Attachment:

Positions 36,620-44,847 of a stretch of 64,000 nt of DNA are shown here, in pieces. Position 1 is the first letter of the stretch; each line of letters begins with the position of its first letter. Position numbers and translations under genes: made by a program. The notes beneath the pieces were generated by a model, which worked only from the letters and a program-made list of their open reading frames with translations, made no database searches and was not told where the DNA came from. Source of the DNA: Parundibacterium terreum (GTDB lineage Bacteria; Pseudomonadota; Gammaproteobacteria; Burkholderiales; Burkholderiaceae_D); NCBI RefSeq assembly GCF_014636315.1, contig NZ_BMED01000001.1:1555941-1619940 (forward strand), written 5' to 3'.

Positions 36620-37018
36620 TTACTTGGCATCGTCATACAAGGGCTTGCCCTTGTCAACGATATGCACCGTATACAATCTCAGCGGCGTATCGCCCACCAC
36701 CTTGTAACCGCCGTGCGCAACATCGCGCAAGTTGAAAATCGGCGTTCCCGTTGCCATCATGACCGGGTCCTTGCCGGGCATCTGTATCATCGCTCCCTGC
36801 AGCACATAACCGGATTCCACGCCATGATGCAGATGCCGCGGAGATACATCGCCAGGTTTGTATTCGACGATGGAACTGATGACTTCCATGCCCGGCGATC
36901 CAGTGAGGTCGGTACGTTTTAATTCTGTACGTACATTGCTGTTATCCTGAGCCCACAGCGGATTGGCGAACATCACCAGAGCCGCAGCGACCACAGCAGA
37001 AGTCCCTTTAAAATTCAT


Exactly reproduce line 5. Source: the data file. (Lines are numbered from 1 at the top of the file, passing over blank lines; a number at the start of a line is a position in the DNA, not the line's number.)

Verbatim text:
36801 AGCACATAACCGGATTCCACGCCATGATGCAGATGCCGCGGAGATACATCGCCAGGTTTGTATTCGACGATGGAACTGATGACTTCCATGCCCGGCGATC